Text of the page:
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FGUS73 KFGF 012026
National Weather Service Grand Forks ND
326 PM CDT Mon Apr 1 2019
...LATE WEEK WARM UP WILL ACCELERATE SNOWMELT AND INCREASE
RUNOFF ACROSS THE BASIN...
The slow melt will continue through the first half of this week as
temperatures rise above freezing during the day but drop below the
freezing mark again overnight. A warming trend is on tap for late
this week and throughout the weekend which will accelerate
snowmelt and increase runoff throughout the entire basin.
Overall flood risk...
Peak river levels due to snowmelt have likely occurred on the Red
River at Wahpeton/Breckenridge. Preliminarily, this crest
occurred early Monday morning around the 75% value of the March
15th probabilistic guidance. Barring any significant precipitation
in the coming weeks, the remainder of the Red River basin will
also likely see peak river levels in the 75% to 90% range of the
probabilistic guidance issued March 15th.
However, these peak river levels will still be contingent upon
future precipitation. If significant precipitation happens to
occur (especially concurrent with peak snowmelt rises), river
levels will be prone to reaching higher levels, likely above the
50% stage levels of the March 15th guidance.
Lastly, ice remains in the river channel for many locations that
are currently flowing. Ice jams have already occurred in several
locations with high probability of additional jams as the spring
melt continues. Any forecasts/guidance will likely not take into
account the full extent of possible ice impacts.
Cooler conditions across the region this past weekend allowed the
slow and gentle melt/thaw cycle to continue.
Southern basin (roughly Fargo southward): The Red River at
Wahpeton/Breckenridge has likely seen its spring peak (due to
snowmelt) with water slowly making its way downstream to the
Hickson and Fargo/Moorhead areas as the week goes on. As for the
tributaries, the Buffalo and South Branch Buffalo rivers continue
to see moderate flooding with minor flooding due to ice jams
occurring on the Maple River in ND and the Wild Rice River in MN.
Overland flooding continues across the farther southern valley and
into west central Minnesota where numerous road closures remain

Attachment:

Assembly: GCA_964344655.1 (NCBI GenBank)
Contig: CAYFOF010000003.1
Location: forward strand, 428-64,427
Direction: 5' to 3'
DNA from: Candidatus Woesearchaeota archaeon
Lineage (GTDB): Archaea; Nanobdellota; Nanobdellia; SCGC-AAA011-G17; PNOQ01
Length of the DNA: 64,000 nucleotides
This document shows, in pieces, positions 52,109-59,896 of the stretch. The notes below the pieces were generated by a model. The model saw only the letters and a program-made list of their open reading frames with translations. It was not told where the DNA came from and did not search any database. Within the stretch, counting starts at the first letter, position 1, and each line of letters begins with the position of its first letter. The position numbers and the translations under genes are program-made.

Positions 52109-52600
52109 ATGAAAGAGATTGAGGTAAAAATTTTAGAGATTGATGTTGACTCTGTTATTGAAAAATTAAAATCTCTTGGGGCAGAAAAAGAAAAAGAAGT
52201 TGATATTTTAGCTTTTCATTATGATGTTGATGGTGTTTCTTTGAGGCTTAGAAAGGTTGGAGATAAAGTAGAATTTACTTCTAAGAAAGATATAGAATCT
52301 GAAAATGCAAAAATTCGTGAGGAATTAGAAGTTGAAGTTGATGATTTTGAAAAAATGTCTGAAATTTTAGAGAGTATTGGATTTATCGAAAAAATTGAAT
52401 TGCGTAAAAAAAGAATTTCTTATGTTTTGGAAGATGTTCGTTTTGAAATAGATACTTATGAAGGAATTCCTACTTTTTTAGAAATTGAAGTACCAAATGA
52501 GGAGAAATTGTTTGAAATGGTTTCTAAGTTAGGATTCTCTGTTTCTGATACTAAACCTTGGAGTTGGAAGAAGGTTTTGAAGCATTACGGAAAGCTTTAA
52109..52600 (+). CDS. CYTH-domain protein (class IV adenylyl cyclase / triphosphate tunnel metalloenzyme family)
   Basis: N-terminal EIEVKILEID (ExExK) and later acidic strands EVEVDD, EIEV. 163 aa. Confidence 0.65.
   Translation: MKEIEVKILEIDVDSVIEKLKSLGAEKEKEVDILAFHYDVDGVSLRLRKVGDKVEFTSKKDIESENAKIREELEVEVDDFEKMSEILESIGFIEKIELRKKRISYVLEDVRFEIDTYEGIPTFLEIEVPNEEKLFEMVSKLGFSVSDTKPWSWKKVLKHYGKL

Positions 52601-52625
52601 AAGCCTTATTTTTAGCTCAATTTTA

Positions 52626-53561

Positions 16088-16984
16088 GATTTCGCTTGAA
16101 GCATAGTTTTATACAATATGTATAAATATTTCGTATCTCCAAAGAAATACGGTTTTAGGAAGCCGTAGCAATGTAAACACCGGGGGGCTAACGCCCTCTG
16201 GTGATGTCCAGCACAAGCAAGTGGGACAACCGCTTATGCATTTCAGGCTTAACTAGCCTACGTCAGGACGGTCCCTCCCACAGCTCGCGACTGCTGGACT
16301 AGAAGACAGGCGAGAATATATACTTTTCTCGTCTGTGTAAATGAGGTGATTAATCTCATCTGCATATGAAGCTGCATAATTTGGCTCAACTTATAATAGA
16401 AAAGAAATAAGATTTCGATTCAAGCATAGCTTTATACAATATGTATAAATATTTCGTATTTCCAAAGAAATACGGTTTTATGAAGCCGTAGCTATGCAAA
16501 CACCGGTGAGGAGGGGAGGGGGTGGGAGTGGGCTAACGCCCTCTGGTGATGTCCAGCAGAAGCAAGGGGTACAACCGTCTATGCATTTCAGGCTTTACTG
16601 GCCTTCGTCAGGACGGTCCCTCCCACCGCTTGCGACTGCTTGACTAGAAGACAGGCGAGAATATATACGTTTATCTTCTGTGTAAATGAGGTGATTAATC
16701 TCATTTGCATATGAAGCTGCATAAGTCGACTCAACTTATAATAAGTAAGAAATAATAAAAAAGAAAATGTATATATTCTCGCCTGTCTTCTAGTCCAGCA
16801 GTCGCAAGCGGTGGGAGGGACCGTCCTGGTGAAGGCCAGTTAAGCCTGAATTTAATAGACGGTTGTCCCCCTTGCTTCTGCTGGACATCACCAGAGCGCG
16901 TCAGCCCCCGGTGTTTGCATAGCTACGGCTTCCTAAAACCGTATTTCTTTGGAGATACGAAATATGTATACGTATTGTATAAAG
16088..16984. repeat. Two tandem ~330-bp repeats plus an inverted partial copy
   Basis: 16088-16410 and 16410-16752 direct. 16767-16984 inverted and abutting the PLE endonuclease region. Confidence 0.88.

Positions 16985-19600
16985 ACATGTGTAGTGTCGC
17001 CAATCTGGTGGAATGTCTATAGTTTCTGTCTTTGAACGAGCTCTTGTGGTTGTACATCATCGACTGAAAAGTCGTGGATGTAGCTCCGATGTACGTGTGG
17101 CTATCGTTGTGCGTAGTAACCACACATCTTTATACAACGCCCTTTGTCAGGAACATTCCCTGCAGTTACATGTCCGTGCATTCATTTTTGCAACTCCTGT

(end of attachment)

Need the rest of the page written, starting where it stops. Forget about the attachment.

in place. Further west into southeastern North Dakota, there has
been some movement on local rivers and streams but plenty of snow
and ice cover remains.
Northern basin (roughly Fargo northward): North of Fargo, some
rivers and streams have slowly begun responding due to snowmelt
but movement thus far has been limited.
A favorable temperature pattern for a continued slow melt will
persist through midweek (highs above freezing during the day but
dipping back below freezing at night). This will change by late in
the week and continue throughout the upcoming weekend as much
warmer air filters into the region.
Beginning Thursday, a warming trend will take hold of the region
with above normal temperatures expected. This will allow
temperatures to remain above the freezing mark continuously
throughout the daytime and nighttime hours. This will result in a
bigger snowmelt and runoff push basin-wide.
As for precipitation, a few weak waves are expected to impact the
region throughout the week but precipitation amounts will be
The area is now experiencing a more widespread melt, resulting in
the issuance of 7-day deterministic forecasts for the southern
Red River, through Fargo/Moorhead, and adjacent tributaries.
Additional 7-day forecasts will be issued for points downstream
/north/ from Fargo throughout this week.
Stay tuned to further updates and/or summaries as the spring flood
progresses. Please see www.weather.gov/fgf and click on Rivers and
Lakes or on the Flood Briefing Page for the latest information
regarding the 2019 spring flooding.
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